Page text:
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Domestic violence concern over virus-prompted alcohol spike


Up to 20 per cent of South Australians have increased their average weekly alcohol intake in response to COVID-19, the state’s peak drug and alcohol group says, prompting concerns of a rise in family violence. 

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South Australian Network of Drug and Alcohol Services executive officer Michael White said counselling services have reported an increase in the number of calls during the coronavirus lockdown period where their clients mention violent behaviour.  

He said services had started to record the number of times their clients had talked about family violence during counselling sessions and concluded that there were “more conversations about alcohol and other drugs and family violence than ever before”.  

“Using alcohol doesn’t cause family violence – it may enable it because somebody is more likely to express their anger or frustration because they’ve reduced their inhibitions by drinking alcohol,” he said. 

“The more alcohol you have on board the more likely it is that you’ll be disinhibited to the point of acting out.” 

White said the services did not have a baseline figure for comparison and counsellors may not have asked about family violence during counselling sessions as consistently before, meaning more research was needed to gain a better understanding.  

Family Drug Support – one of the organisations that have started tracking calls – has trained staff to specifically ask and report on violence.  

The organisation says it has been unable to compare current records to previous statistical data, but it there has been a “slight increase” in calls that relate to violence.

It follows warnings from Women’s Safety Services SA that the number of calls to domestic violence crisis lines would increase during the COVID-19 pandemic due to heightened stress, anxiety and financial hardship in the community.  

White said problem drinking and family violence “co-occur”, meaning any spike in alcohol consumption was cause for concern.  

“About 10 per cent of people who used to drink stopped drinking – they used COVID as a mechanism for taking a break,” he said.  

“At the other end of the spectrum, probably between 10 and 20 per cent of people increased – and sometimes significantly increased – their consumption of alcohol. 

“We’ve seen people going from drinking a couple of nights a week to drinking every night, people that are going from two or three standard drinks to five or seven standard drinks a week.”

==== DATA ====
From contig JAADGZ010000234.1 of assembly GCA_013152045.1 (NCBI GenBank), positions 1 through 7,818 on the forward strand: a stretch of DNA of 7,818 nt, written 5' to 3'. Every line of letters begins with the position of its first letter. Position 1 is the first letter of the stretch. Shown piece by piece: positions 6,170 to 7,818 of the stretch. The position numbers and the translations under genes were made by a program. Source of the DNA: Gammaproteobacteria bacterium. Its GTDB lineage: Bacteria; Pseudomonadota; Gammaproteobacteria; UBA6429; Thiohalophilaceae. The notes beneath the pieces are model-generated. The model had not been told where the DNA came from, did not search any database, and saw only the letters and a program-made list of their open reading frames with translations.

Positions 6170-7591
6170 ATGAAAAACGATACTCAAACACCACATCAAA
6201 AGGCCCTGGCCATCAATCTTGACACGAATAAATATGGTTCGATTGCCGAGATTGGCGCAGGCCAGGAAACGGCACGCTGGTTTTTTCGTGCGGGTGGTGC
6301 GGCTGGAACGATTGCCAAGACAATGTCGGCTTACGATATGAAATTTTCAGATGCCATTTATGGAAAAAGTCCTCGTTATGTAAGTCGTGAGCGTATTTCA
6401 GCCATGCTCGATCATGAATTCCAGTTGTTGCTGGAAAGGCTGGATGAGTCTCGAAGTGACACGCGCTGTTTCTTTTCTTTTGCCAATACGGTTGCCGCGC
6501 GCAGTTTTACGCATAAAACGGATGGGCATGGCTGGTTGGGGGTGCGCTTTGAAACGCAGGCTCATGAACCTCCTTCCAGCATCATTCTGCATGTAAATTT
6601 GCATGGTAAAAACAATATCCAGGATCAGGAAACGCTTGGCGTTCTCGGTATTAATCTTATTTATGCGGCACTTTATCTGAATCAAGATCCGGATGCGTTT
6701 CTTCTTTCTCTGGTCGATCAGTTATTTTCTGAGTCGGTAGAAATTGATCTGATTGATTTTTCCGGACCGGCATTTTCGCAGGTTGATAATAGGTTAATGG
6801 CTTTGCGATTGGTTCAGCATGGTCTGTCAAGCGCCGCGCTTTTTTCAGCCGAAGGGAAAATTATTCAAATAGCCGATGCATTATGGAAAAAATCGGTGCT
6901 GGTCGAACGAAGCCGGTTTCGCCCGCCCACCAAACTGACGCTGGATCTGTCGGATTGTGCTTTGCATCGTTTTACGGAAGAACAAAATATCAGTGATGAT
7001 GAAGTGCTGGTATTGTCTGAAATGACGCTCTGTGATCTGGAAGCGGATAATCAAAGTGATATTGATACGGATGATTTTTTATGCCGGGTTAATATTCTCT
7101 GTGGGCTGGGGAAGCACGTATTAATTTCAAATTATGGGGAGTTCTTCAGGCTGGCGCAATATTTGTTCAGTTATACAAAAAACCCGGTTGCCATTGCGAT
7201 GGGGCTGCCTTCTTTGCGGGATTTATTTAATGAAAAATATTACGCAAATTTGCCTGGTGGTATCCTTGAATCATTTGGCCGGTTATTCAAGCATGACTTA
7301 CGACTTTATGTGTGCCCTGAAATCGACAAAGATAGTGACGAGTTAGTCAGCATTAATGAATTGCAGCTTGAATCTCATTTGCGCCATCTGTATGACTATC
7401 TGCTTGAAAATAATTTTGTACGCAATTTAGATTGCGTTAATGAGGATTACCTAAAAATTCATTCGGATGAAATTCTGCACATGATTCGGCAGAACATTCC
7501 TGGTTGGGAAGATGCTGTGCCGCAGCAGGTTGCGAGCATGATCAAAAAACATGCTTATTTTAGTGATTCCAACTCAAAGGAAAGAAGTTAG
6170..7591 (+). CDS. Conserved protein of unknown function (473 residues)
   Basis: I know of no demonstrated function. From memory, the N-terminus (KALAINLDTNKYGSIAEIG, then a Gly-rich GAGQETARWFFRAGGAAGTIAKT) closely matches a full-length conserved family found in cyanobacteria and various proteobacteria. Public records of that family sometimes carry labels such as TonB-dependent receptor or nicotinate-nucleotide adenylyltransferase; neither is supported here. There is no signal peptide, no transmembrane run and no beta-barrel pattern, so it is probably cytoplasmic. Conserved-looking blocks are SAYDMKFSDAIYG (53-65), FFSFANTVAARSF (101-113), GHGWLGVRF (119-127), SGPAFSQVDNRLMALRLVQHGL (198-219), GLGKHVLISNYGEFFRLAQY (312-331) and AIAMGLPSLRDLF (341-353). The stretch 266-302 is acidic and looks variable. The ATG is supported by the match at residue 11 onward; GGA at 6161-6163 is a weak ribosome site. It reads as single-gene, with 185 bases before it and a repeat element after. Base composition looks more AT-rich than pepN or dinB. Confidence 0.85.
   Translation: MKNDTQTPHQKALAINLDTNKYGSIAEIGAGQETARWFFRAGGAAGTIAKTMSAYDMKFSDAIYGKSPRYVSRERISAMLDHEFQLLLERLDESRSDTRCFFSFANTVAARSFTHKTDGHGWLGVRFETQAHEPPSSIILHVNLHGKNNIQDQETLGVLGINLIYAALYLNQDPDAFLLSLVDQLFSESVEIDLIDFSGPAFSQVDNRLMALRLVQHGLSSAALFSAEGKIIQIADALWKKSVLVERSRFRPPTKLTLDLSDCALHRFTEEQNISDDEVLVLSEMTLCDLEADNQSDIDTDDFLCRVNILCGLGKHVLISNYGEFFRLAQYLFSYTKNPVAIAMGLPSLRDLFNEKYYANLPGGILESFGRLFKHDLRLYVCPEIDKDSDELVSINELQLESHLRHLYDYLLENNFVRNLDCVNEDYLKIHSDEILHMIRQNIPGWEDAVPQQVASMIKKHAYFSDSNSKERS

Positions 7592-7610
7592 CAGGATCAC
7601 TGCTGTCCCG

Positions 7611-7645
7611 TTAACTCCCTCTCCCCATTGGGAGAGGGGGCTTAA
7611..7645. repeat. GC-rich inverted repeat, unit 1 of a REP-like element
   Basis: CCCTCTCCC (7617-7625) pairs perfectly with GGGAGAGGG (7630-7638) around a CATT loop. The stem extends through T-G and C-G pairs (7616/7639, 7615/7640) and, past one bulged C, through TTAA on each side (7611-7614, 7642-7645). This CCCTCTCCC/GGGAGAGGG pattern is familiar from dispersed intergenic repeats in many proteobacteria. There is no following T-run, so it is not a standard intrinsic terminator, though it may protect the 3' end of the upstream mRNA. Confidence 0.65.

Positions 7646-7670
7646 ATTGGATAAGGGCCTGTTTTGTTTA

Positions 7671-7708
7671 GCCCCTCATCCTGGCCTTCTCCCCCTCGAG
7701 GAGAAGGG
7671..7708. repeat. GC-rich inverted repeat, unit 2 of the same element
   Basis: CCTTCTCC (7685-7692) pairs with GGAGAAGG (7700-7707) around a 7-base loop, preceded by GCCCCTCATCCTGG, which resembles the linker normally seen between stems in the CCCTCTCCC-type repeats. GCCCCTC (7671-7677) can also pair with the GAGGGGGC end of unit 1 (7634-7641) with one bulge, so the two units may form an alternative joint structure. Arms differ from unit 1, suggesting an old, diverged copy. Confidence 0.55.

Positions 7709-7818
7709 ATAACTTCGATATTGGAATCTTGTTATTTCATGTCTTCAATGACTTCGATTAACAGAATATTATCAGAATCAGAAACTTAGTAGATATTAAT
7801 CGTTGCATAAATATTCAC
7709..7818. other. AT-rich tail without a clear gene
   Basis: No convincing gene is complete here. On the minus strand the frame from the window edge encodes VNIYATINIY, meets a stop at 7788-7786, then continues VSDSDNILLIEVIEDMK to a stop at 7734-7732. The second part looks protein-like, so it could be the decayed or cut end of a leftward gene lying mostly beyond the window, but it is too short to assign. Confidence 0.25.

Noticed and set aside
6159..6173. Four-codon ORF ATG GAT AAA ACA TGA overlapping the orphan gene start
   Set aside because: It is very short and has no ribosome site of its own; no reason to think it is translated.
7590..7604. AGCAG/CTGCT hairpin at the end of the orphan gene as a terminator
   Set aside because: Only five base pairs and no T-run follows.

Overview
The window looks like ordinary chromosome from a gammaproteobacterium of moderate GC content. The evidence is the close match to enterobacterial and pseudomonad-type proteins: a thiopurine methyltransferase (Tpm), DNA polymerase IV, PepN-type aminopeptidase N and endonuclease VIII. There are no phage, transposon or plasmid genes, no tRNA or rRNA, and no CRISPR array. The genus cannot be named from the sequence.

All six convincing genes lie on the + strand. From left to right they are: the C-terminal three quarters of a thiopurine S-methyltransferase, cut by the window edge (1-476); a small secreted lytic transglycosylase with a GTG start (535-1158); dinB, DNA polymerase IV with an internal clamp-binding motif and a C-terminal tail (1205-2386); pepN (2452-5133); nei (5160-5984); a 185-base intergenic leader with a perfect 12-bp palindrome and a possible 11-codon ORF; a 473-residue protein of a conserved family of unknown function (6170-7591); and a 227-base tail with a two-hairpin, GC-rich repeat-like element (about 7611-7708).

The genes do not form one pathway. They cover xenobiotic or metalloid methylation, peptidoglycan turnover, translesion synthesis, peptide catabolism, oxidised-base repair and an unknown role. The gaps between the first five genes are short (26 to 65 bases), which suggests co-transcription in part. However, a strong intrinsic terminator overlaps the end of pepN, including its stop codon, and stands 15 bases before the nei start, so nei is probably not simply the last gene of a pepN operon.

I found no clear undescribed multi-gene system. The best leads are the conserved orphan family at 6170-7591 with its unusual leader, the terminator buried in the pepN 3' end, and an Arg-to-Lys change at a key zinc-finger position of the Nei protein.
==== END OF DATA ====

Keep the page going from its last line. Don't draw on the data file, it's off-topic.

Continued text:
White said there was a “big spike” in alcohol sales during March prompted by rumours that the Government would close bottle shops, but the April figures were the lowest since the late-1980s.

Alcohol home-deliveries have also changed purchasing habits, prompting concerns that problem drinking is occurring in an unregulated environment.  

“It would appear that a whole lot of people who stocked up then stopped buying alcohol because they still had tonnes in the house,” he said.

“Our concerns about that are the more alcohol you have access to the more you’ll drink.”  

Support services have also reported changes in the kinds of illicit drugs being commonly used by their clients in the past few months due to restricted supply and price increases.

White said border closures and reduced airfreight have restricted the overseas illicit drug market, meaning people who engage with drug use in South Australia have relied more on locally-produced substances including GHB – also known as fantasy – and less on the more costly methamphetamine.  

It comes as drug and alcohol support services witnessed a decline in the number of new referrals as people chose to stay home instead of visiting their GP or their mental health specialist for drug or alcohol support.  

“We saw an initial drop in demand (for counselling support) and now we’re seeing an incremental rise in demand,” White said.

“It seems to be mainly around alcohol for adults and cannabis for young people.” 

Many drug and alcohol treatment services have adapted to telehealth during the coronavirus pandemic with mixed success rates.  

White said some people have preferred staying at home to talk to their drug and alcohol counsellor online, while others who are without a stable internet or phone connection have been left behind.

“An example of that is a rural service who deal with more than 90 per cent Aboriginal clients in the north of the state and none of their clients would have access to telehealth and they don’t have access to phones,” he said.

“They’re currently not getting treated.”

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